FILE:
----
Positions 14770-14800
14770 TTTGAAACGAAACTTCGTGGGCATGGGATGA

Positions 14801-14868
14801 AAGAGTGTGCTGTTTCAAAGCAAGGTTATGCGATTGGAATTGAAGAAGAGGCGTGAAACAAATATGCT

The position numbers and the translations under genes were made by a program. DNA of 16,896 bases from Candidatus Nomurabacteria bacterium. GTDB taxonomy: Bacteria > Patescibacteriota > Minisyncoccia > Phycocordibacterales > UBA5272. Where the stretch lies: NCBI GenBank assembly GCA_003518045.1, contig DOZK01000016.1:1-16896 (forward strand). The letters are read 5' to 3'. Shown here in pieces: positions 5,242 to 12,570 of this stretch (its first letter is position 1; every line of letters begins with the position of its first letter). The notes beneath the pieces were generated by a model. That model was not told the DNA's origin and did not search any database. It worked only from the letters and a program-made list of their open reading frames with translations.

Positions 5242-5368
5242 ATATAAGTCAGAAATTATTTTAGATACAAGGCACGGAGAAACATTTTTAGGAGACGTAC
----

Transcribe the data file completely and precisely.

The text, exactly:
Positions 14770-14800
14770 TTTGAAACGAAACTTCGTGGGCATGGGATGA

Positions 14801-14868
14801 AAGAGTGTGCTGTTTCAAAGCAAGGTTATGCGATTGGAATTGAAGAAGAGGCGTGAAACAAATATGCT

The position numbers and the translations under genes were made by a program. DNA of 16,896 bases from Candidatus Nomurabacteria bacterium. GTDB taxonomy: Bacteria > Patescibacteriota > Minisyncoccia > Phycocordibacterales > UBA5272. Where the stretch lies: NCBI GenBank assembly GCA_003518045.1, contig DOZK01000016.1:1-16896 (forward strand). The letters are read 5' to 3'. Shown here in pieces: positions 5,242 to 12,570 of this stretch (its first letter is position 1; every line of letters begins with the position of its first letter). The notes beneath the pieces were generated by a model. That model was not told the DNA's origin and did not search any database. It worked only from the letters and a program-made list of their open reading frames with translations.

Positions 5242-5368
5242 ATATAAGTCAGAAATTATTTTAGATACAAGGCACGGAGAAACATTTTTAGGAGACGTAC